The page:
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Halvorsen Is Short Selling This Stock, Should You Be Long Purchasing It?
Posted by: Vanina Egea (IP Logged)
Date: April 22, 2014 04:49PM

Fossil gas marketers may find some much needed breathe thanks to a new hike on crude oil prices. The positive impact is welcomed by an industry that operates with thin margins and increasing debt levels. Pressures that forced market competitors to tweak their business models in an attempt to remain operative and profitable. Hence, asset dropping and acquisitions have been common throughout the last year, and more are expected. Most important, marketers have developed new and creative business initiatives in an attempt to lure more customers through their pumps. Marathon Petroleum (MPC), for example, introduced gift cards with an instant discount at those gas station that have adhered to the program. Here, Valero Energy (VLO) will be placed under the magnifying glass.

Small Losses Hide Great Improvements

Valero Energy’s market performance during the last quarter of 2013 and first of 2014 was impressive. Face value increased over 55% percent, repeating a pattern seen the previous year. A small decline put a dent on the positive trend, which resume after a brief period. Today, stock value stands very close to the 52-week high at $56. Most important, Citigroup and Bank of America have downgraded the rating to “Neutral,” in clear opposition to Zacks’ upgrade to “Outperform.”

The report for fiscal year 2013 gave Valero Energy an ambiguous image. On one side, revenue and net income experienced a small decline when compared year over year. On the opposite side, cash flow grew by $2 billion, representing a 59% increase. That has resulted in a highly improved debt-to-cash ratio, as debt continues to see small reductions. In the middle stands an operating margin which has remained stagnant for three years. Hence, overall performance has improved in spite of the small retreat of some indicators.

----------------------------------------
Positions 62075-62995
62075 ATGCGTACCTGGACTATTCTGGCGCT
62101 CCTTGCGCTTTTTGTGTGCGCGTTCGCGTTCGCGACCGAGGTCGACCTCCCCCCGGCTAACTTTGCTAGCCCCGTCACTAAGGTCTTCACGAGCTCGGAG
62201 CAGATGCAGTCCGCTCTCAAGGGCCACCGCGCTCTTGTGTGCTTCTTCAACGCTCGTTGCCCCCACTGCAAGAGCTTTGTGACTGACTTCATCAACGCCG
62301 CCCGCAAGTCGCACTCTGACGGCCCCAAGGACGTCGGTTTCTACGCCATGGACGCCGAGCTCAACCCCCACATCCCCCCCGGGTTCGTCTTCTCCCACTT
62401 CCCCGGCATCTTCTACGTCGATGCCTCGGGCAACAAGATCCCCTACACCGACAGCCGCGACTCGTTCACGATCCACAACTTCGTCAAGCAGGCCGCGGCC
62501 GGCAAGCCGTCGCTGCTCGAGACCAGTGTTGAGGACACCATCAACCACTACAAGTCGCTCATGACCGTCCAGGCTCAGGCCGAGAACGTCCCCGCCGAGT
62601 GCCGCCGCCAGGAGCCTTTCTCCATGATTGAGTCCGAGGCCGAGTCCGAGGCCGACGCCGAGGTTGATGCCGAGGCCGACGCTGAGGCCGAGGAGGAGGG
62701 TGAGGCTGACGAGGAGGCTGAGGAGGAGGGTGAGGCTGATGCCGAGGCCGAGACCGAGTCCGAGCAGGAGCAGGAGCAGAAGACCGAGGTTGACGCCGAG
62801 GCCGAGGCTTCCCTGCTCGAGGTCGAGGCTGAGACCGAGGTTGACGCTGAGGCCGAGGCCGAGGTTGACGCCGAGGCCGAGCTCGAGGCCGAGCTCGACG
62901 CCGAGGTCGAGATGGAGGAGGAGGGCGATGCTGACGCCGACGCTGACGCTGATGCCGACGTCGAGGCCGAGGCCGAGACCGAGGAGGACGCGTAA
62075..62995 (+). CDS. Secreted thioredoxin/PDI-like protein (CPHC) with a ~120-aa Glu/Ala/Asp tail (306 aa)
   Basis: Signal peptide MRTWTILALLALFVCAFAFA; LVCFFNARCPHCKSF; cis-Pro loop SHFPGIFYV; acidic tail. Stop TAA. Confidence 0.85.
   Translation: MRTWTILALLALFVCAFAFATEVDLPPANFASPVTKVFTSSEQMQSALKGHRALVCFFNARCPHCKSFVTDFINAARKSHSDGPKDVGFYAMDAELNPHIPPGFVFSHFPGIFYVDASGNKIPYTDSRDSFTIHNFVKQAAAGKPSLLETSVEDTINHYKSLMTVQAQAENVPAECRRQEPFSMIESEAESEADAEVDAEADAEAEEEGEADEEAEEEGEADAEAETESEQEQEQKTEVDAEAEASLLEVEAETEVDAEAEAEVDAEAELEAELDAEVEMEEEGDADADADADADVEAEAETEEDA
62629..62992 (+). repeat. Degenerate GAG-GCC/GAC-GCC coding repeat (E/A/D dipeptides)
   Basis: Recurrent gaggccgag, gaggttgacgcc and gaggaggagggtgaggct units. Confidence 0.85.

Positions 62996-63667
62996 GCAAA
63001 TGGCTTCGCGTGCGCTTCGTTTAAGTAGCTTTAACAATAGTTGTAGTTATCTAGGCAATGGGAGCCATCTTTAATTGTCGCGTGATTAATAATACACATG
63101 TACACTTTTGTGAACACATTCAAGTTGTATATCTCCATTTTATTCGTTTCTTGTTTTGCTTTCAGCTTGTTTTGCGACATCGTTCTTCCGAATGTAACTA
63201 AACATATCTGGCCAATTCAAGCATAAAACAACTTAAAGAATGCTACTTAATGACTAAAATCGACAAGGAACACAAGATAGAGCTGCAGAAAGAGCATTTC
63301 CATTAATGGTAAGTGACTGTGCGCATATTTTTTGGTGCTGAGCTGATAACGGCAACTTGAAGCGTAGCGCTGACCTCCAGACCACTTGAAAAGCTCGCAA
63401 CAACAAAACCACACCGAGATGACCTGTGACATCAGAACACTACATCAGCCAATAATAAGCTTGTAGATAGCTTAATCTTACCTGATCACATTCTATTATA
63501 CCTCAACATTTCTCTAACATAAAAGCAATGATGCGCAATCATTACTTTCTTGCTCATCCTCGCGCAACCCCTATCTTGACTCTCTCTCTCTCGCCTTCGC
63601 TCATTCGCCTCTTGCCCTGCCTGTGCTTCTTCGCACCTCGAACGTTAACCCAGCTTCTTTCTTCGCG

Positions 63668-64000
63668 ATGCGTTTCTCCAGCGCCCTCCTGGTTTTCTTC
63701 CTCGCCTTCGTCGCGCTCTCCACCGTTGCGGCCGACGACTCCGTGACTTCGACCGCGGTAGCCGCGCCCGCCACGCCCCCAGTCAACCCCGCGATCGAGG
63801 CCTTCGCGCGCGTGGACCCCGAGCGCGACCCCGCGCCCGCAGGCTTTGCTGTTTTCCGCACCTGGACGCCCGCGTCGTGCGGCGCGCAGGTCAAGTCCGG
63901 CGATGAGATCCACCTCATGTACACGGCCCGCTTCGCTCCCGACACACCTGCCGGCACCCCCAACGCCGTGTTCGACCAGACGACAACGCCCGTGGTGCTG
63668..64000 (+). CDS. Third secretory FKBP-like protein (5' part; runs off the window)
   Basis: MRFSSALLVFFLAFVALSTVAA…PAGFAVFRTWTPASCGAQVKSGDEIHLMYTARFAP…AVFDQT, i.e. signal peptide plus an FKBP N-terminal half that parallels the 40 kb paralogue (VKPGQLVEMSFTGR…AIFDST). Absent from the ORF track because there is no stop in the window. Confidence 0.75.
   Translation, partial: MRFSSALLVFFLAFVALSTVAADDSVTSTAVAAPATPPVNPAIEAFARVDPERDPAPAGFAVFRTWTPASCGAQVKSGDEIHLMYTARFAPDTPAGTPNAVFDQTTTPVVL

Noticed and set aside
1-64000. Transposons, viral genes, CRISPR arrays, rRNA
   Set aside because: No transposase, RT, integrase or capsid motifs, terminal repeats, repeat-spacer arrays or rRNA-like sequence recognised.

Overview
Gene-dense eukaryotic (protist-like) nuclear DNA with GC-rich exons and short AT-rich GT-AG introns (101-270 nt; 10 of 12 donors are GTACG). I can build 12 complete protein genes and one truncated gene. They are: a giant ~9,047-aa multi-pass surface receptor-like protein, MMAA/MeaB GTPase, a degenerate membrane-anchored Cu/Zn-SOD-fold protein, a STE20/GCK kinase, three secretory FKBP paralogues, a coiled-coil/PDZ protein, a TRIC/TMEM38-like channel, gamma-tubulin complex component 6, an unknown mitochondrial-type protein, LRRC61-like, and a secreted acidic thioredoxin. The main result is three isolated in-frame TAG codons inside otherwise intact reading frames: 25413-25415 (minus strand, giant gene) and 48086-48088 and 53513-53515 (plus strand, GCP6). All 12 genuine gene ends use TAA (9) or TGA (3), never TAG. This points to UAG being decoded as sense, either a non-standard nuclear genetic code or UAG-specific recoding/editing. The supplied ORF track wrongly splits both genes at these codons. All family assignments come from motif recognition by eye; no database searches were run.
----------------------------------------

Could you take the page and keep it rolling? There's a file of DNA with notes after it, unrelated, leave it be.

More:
Most important, potential investors should be aware the performance improvement reported by Valero Energy is a direct result of a higher demand for oil production. The business model absorbed the new market synergy, using part of the benefits to repurchase four million shares. That decision is partly responsible for the small declines in financial indicators. However, the company has to address the recent complaints related to its refinery located in Mearaux, La. Citizens of Chalmette and Meraux have reported a loud sound followed by foul smells.

Turning Improvements Into Growth

Valero Energy trades at 11.3 times its trailing earnings, and carries a 20% discount to the industry average. The debt-to-cash ratio improvement has left the company in a comparatively better position than most of the competition. However, revenue growth for the last three years remains below that of its competitors. Most important, free cash flow has grown for the fourth year in a row, giving management good opportunities to reward shareholders and fund organic growth projects.

The most important upside to Valero Energy is having no additional risks. In other words, the company is exposed to the same risks the whole industry confronts: uncertainty regarding future regulations pertaining to greenhouse gas emissions and the potential for higher requirement of biofuels, government regulations, weather conditions and crude oil and natural gas prices. Hence, the upsides are all the more important. Among those positive characteristics, the company offers the most diversified refinery base (16 in total located throughout the U.S., Canada and the Caribbean), a higher concentration on industry-specific strategies, developing of a new master limited partnership and joint ventures, which deserve to be highlighted as catalysts for future growth.

When looking at gurus’ transactions, there is small evidence of long-term investment. Andreas Halvorsen (Trades, Portfolio), the largest shareholder GuruFocus tracks, has grown his position since the first quarter of 2013. However, important reductions have mediated the overall increase. Pioneer Investment, the only long-term shareholder during the last three years, has sold out during 2013. Nonetheless, the stock remains a good prospect for a long-term position.

Disclosure: Vanina Egea holds no position in any of the mentioned stocks.



Stocks Discussed: VLO, MPC,
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